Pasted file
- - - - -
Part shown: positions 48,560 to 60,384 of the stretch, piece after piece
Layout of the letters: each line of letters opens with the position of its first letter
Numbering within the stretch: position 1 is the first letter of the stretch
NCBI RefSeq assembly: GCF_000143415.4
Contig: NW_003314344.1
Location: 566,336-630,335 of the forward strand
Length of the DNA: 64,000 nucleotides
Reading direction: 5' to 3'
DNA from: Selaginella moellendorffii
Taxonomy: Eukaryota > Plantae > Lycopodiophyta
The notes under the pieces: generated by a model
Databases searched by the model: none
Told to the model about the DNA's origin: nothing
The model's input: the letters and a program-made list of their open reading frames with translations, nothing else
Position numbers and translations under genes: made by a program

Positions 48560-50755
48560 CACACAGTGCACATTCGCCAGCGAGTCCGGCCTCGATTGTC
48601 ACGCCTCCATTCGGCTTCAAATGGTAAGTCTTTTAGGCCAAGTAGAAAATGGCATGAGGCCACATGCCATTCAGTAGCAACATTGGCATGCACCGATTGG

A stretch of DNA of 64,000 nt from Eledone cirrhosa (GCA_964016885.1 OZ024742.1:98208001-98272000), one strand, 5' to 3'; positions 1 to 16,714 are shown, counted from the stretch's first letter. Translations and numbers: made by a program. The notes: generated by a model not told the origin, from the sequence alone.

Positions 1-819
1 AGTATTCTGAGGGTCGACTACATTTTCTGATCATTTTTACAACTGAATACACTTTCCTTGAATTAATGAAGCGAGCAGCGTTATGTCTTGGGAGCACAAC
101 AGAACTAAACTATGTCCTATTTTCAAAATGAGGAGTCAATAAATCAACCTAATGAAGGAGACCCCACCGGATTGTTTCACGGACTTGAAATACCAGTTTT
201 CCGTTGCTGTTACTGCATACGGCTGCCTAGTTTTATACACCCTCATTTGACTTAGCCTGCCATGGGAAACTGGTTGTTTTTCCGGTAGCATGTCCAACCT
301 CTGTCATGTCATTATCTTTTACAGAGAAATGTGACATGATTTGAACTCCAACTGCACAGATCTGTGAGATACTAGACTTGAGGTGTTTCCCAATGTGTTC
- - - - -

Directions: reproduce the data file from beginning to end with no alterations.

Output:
Part shown: positions 48,560 to 60,384 of the stretch, piece after piece
Layout of the letters: each line of letters opens with the position of its first letter
Numbering within the stretch: position 1 is the first letter of the stretch
NCBI RefSeq assembly: GCF_000143415.4
Contig: NW_003314344.1
Location: 566,336-630,335 of the forward strand
Length of the DNA: 64,000 nucleotides
Reading direction: 5' to 3'
DNA from: Selaginella moellendorffii
Taxonomy: Eukaryota > Plantae > Lycopodiophyta
The notes under the pieces: generated by a model
Databases searched by the model: none
Told to the model about the DNA's origin: nothing
The model's input: the letters and a program-made list of their open reading frames with translations, nothing else
Position numbers and translations under genes: made by a program

Positions 48560-50755
48560 CACACAGTGCACATTCGCCAGCGAGTCCGGCCTCGATTGTC
48601 ACGCCTCCATTCGGCTTCAAATGGTAAGTCTTTTAGGCCAAGTAGAAAATGGCATGAGGCCACATGCCATTCAGTAGCAACATTGGCATGCACCGATTGG

A stretch of DNA of 64,000 nt from Eledone cirrhosa (GCA_964016885.1 OZ024742.1:98208001-98272000), one strand, 5' to 3'; positions 1 to 16,714 are shown, counted from the stretch's first letter. Translations and numbers: made by a program. The notes: generated by a model not told the origin, from the sequence alone.

Positions 1-819
1 AGTATTCTGAGGGTCGACTACATTTTCTGATCATTTTTACAACTGAATACACTTTCCTTGAATTAATGAAGCGAGCAGCGTTATGTCTTGGGAGCACAAC
101 AGAACTAAACTATGTCCTATTTTCAAAATGAGGAGTCAATAAATCAACCTAATGAAGGAGACCCCACCGGATTGTTTCACGGACTTGAAATACCAGTTTT
201 CCGTTGCTGTTACTGCATACGGCTGCCTAGTTTTATACACCCTCATTTGACTTAGCCTGCCATGGGAAACTGGTTGTTTTTCCGGTAGCATGTCCAACCT
301 CTGTCATGTCATTATCTTTTACAGAGAAATGTGACATGATTTGAACTCCAACTGCACAGATCTGTGAGATACTAGACTTGAGGTGTTTCCCAATGTGTTC